In order for CBD, a phytocannabinoid that is consumed externally from, for example, a hemp oil, to be able to step into a human cell and “bind” to a nuclear receptor, it first needs to cross the cell membrane by lifting with a fatty acid binding protein called FABP. This creates different lipid molecules whose task it is to carry different molecules to different parts of the cell. Several of the body’s self-produced endocannabinoids (not to be confused with phytocannabinoids that come from plants), such as anandamide and 2AG, go into different parts of the cell with the help of lipid molecules. Got it? Good. Let’s continue. Once inside the part of the cell where anandamide wants to be, it begins to break down by the enzyme FAAH [fatty acid amide hydrolase] as part of its life cycle. But listen and be amazed! Here, CBD comes in and slows down this process by reducing anandamide’s access to FABP’s transport molecules and, simply explained, slows down the process. So, what is this good for? Well. CBD thus acts as an “anandamide reuptake and degradation inhibitor” (arguably the strangest and longest words on this entire web page) and thus increases the body’s own endocannabinoids.
What is CBN?
In short, it is the child of THCA. Just like we mentioned above about CBGA, and how through contact with oxygen and UV light it becomes THCA and CBDA, CBNA is created when THCA comes in contact with, yes you guessed right, oxygen and UV light. Confusing, but hang on. This occurs to a large extent when the hemp is harvested and not during the growing period itself. So, hemp or cannabis that has been lying around being exposed to oxygen and UV-light for a long time, is guaranteed to contain more CBN than there was when the plant was alive/newly harvested, even more CBN than THC. Chemistry is pretty cool, especially when nature does everything by itself.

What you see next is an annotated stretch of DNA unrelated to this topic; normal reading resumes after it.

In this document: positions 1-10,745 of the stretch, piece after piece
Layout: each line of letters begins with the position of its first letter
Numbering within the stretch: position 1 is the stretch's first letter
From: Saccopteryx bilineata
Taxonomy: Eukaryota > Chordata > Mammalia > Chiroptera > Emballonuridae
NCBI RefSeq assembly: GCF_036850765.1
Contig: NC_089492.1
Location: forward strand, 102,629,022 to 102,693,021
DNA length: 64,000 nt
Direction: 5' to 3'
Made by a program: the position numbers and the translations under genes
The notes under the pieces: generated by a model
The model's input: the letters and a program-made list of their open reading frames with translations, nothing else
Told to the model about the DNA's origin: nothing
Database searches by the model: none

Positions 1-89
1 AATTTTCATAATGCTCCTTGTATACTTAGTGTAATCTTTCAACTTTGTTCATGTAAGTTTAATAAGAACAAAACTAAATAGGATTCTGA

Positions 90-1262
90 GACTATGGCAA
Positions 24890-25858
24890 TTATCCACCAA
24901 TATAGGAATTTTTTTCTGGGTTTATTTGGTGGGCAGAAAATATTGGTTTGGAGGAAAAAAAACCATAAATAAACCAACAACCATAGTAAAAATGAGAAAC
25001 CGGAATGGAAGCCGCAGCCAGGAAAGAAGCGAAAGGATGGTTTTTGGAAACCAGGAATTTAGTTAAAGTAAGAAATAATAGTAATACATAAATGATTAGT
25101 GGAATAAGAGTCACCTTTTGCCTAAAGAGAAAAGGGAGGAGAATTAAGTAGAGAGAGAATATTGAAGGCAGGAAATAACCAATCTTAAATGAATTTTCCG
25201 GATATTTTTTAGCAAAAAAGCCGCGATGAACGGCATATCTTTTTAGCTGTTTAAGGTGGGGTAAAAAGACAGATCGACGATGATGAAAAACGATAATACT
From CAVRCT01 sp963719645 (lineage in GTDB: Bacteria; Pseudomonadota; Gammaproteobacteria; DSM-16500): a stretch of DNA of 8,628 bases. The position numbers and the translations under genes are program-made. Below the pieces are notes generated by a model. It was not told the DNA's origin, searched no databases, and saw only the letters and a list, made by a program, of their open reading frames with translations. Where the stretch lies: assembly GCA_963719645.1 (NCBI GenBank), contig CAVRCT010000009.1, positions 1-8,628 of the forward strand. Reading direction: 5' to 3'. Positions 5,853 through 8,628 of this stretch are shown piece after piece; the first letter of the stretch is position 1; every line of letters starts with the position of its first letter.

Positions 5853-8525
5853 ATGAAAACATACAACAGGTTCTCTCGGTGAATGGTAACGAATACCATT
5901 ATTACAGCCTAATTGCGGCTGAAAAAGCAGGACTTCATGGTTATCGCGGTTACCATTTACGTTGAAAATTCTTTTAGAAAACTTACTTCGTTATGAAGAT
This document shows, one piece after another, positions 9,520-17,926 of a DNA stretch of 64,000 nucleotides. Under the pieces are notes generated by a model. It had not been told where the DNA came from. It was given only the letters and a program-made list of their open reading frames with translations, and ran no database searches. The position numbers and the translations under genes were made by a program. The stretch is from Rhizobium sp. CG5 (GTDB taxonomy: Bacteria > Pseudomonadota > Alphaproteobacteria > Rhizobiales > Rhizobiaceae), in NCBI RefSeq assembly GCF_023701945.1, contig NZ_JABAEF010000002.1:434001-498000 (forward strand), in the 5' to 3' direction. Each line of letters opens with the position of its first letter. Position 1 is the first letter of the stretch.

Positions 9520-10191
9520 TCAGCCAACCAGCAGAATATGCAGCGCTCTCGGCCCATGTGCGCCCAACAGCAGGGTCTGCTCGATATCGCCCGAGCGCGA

Quick fun facts: small quantities of cannabis were found in China, in a tomb more than 2,600 years old. After testing the biomaterial, it was possible to identify larger amounts of CBN but almost no THC. Ten points for science and archaeologists!
As described above, THCA is transformed into CBNA when exposed to oxygen and UV light. During the plant’s life, it’s exposed (of course) to both sunlight and oxygen, which results in a small portion of THCA being converted to CBN, even though the plant is alive. When we then make an extract from the hemp, we grow to make all our wonderful products, the CBN is included. Wide spectrum phytocannabinoids for life (calm down, we remove all THC). Read more about it.
More and more research regarding CBN is starting to emerge. But at present, it is a little premature to know for sure the exact benefits of CBN. More clinical studies are needed and who knows, maybe we have a new guy (read woman) on the horizon in a few years in the cannabinoid world. We’ll just have to wait and see.
Why should I use CBN?
Why o’ why is CBN so important to have in hemp oils, hemp capules and hemp skincare then? Three words: The entourage effect. Just as the name says, different phytocannabinoids interact with each other. CBN helps CBD, CBD helps CBG, CBG helps CBN, etc. And together, these phytocannabinoids assist the body’s own endocannabinoid system. So no, no and again no to isolated cannabinoids such as CBD isolates in hemp oils. It will only be cheaper for the manufacturer but significantly more expensive for you. Buy THC-free hemp oils from us instead, they always contain a wide range of phytocannabinoids.